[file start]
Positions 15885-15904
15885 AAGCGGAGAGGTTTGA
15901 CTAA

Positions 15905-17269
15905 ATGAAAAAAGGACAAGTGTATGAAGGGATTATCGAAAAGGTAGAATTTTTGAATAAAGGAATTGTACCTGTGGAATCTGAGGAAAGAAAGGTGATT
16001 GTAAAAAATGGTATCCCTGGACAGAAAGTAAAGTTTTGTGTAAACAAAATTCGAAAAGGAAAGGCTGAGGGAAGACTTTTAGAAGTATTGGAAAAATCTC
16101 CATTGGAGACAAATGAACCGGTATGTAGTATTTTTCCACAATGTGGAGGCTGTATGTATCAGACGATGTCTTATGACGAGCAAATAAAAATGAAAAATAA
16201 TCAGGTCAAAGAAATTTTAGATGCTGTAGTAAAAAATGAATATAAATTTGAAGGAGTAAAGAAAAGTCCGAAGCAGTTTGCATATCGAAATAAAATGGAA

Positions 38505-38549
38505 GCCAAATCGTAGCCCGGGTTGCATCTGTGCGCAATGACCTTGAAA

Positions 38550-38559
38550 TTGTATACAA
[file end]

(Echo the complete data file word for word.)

Positions 15885-15904
15885 AAGCGGAGAGGTTTGA
15901 CTAA

Positions 15905-17269
15905 ATGAAAAAAGGACAAGTGTATGAAGGGATTATCGAAAAGGTAGAATTTTTGAATAAAGGAATTGTACCTGTGGAATCTGAGGAAAGAAAGGTGATT
16001 GTAAAAAATGGTATCCCTGGACAGAAAGTAAAGTTTTGTGTAAACAAAATTCGAAAAGGAAAGGCTGAGGGAAGACTTTTAGAAGTATTGGAAAAATCTC
16101 CATTGGAGACAAATGAACCGGTATGTAGTATTTTTCCACAATGTGGAGGCTGTATGTATCAGACGATGTCTTATGACGAGCAAATAAAAATGAAAAATAA
16201 TCAGGTCAAAGAAATTTTAGATGCTGTAGTAAAAAATGAATATAAATTTGAAGGAGTAAAGAAAAGTCCGAAGCAGTTTGCATATCGAAATAAAATGGAA

Positions 38505-38549
38505 GCCAAATCGTAGCCCGGGTTGCATCTGTGCGCAATGACCTTGAAA

Positions 38550-38559
38550 TTGTATACAA